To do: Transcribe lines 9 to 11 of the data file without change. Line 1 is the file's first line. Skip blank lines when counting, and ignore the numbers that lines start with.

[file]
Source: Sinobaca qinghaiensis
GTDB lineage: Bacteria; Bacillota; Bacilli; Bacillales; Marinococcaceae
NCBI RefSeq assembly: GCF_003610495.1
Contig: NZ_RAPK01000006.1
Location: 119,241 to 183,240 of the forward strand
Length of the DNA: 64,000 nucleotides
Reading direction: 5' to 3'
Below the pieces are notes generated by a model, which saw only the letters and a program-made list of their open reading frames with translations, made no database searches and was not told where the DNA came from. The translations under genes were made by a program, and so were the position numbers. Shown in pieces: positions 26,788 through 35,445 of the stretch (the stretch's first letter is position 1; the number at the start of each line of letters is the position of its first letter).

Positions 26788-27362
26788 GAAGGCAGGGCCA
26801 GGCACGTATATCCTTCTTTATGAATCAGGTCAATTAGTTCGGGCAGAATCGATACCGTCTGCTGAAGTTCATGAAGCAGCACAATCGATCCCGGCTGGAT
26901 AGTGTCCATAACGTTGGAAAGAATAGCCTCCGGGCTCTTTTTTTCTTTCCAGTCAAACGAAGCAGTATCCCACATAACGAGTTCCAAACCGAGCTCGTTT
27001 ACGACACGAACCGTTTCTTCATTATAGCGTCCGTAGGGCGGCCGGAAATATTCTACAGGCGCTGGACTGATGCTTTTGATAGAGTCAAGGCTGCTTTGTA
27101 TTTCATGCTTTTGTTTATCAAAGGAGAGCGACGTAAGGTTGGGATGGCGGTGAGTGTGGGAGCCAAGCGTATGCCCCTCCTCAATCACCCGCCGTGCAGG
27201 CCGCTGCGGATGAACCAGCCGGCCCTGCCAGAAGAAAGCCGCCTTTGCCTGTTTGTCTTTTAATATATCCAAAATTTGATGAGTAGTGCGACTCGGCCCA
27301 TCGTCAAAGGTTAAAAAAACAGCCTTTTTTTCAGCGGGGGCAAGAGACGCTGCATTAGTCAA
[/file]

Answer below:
Positions 26788-27362
26788 GAAGGCAGGGCCA
26801 GGCACGTATATCCTTCTTTATGAATCAGGTCAATTAGTTCGGGCAGAATCGATACCGTCTGCTGAAGTTCATGAAGCAGCACAATCGATCCCGGCTGGAT